In June this year, Shiprocket elevated its Chief Business Officer Akshay Ghulati as the co-founder of the company.
In the last one year, Shiprocket has put together a multitude of offerings, including a seller-focussed app for hyperlocal deliveries, fulfilment and warehousing, packaging, and checkout enhancement. The startup is focussed on the D2C segment of the market, which includes online-only brands, social commerce retailers, and O2O brands.
“Basically, anyone who is directly selling to consumers digitally is a target merchant for us. We estimate this market to be around 30 percent of the total Indian ecommerce market in terms of volume today, and its share is steadily growing,” Saahil explains.
Shiprocket acquires its clients through digital marketing and from its existing customer base from KartRocket. Some of Shiprocket’s clients include MamaEarth, Dr Vaidya's, Arata, and Bausch and Lomb.
KartRocket received seed funding of $1 million in 2014 in a round led by Nirvana Ventures. Post that, once Shiprocket was incepted, it received $8 million in a round led by Bertelsmann India Investments. The startup again raised $4 million in its third round of funding in 2018 led by Bertelsmann India Investments, Nirvana Digital India Fund, Nirvana Digital Investment Holding Co. Ltd., and Beenext.
Logistics amidst pandemic
According to a report by KPMG, the ecommerce retail logistics market was valued at $1.35 billion in 2018, and is projected to grow by 36 percent by 2023. It also states that as of 2018, the ecommerce retail logistics industry fulfilled 19 lakh shipments every day.
During the COVID-19 lockdown, Shiprocket adapted its process and seller acquisition to focus on essentials as a category. In April, the startup launched its hyperlocal delivery services by partnering with Dunzo, Wefast, and Shadowfax.
Speaking on the partnerships, Saahil says, it was “To fulfil local demand faster with the help of an experienced fleet of delivery executives.”
Additionally, Shiprocket also launched services to enable automated warehousing and fulfilment for SMBs.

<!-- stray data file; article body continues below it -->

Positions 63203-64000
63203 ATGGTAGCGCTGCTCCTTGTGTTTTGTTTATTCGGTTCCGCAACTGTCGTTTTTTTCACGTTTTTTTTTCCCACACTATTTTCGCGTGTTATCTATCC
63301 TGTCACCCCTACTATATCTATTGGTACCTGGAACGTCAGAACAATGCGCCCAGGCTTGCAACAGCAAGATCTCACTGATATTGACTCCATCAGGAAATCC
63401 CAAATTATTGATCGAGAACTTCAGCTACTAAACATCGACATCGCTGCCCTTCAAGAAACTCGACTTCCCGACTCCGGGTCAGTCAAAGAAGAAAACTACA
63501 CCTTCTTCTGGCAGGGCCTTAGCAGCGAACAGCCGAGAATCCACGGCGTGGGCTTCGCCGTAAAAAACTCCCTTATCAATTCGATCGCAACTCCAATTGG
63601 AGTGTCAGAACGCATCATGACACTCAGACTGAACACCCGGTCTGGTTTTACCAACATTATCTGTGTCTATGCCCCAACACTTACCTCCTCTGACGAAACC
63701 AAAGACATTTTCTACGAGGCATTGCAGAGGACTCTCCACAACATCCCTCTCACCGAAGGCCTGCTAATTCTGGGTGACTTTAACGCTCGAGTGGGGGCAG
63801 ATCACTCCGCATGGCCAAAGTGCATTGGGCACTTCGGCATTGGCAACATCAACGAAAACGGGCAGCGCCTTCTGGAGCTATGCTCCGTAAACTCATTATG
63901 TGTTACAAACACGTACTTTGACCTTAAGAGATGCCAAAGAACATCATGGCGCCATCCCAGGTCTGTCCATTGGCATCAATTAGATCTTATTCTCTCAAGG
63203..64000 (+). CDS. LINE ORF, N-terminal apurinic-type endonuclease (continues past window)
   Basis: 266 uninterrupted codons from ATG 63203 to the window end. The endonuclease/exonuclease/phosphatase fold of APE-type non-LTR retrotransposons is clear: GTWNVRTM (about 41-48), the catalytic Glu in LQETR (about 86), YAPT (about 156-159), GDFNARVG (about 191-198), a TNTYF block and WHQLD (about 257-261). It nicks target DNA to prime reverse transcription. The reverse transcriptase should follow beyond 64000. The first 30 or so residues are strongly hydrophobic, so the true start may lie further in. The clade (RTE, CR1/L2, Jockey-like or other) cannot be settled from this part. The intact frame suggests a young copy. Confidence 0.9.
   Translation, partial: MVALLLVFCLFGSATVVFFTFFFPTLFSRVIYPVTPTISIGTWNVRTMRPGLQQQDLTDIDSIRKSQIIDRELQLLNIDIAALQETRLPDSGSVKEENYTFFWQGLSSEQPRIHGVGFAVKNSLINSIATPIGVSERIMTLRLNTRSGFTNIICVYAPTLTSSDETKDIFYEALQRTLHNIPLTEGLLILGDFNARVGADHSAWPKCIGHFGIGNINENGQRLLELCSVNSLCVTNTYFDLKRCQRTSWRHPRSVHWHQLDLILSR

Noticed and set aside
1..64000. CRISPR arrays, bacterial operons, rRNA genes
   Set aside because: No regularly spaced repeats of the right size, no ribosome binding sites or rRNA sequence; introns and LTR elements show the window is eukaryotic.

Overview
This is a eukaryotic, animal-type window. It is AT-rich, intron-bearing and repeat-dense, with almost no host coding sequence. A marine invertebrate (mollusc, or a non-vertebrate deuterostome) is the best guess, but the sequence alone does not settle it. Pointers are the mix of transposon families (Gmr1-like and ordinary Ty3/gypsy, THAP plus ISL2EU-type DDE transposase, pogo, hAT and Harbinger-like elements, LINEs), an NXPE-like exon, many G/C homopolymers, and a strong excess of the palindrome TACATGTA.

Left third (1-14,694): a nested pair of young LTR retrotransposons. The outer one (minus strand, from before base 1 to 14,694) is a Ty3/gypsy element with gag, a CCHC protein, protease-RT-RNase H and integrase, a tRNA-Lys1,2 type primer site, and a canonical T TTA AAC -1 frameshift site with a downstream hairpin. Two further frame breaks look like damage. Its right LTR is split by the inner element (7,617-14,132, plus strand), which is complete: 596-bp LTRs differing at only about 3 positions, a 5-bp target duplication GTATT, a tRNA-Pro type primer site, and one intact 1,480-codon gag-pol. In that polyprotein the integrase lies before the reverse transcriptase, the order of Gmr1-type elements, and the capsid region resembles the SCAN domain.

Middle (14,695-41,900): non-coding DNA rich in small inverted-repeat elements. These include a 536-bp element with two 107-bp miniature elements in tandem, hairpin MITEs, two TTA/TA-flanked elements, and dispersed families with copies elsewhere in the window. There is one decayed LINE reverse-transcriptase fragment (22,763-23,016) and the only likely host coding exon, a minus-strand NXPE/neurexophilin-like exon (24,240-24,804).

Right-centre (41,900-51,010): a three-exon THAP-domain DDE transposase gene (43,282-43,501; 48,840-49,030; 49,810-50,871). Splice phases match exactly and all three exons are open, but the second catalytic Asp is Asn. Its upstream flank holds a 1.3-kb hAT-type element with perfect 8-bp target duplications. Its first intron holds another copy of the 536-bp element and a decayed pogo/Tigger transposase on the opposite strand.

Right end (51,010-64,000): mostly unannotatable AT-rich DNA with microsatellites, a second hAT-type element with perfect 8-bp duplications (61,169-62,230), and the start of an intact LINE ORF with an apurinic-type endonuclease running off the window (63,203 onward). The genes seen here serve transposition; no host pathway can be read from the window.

Once the movement of non-essentials were allowed, the on-ground situation was, and continues to be volatile, “Mostly in terms of pin-codes, serviceability, and SLAs,” Saahil explains. Shiprocket internally built products with previously mapped data and workflows to ensure the impact due to fluidity was minimal for its merchants.
The logistics sector in India earned the infrastructure status in 2017, when its market size was estimated at $160 billion. According to IBEF, the Indian Logistics Market is projected to reach $215 billion by 2020, logging a 10.5 percent CAGR over 2017.
“Over one million sellers send more than 7.5 million ecommerce shipments every day,” Saahil says. Out of this, Shiprocket’s D2C serviceable market is 3.5 million shipments every day.
The startup directly competes with Shyplite, ShipKaro, Shipyaari, and Zepo. Gurugram-based logistics startup Pidge fulfills on-demand local deliveries and courier needs.
However, Saahil says Shiprocket has a differentiator to offer. “We are not merely a logistics aggregator. Right from the product packaging to the last-mile delivery of the products to the customer’s doorstep, we offer end-to-end services,” he says.
Going ahead, Shiprocket plans to launch warehouses in four Indian cities by the end of this month. It will also launch its customer care offering in November. “We plan to launch in an international market in early 2021,” he adds.
Edited by Megha Reddy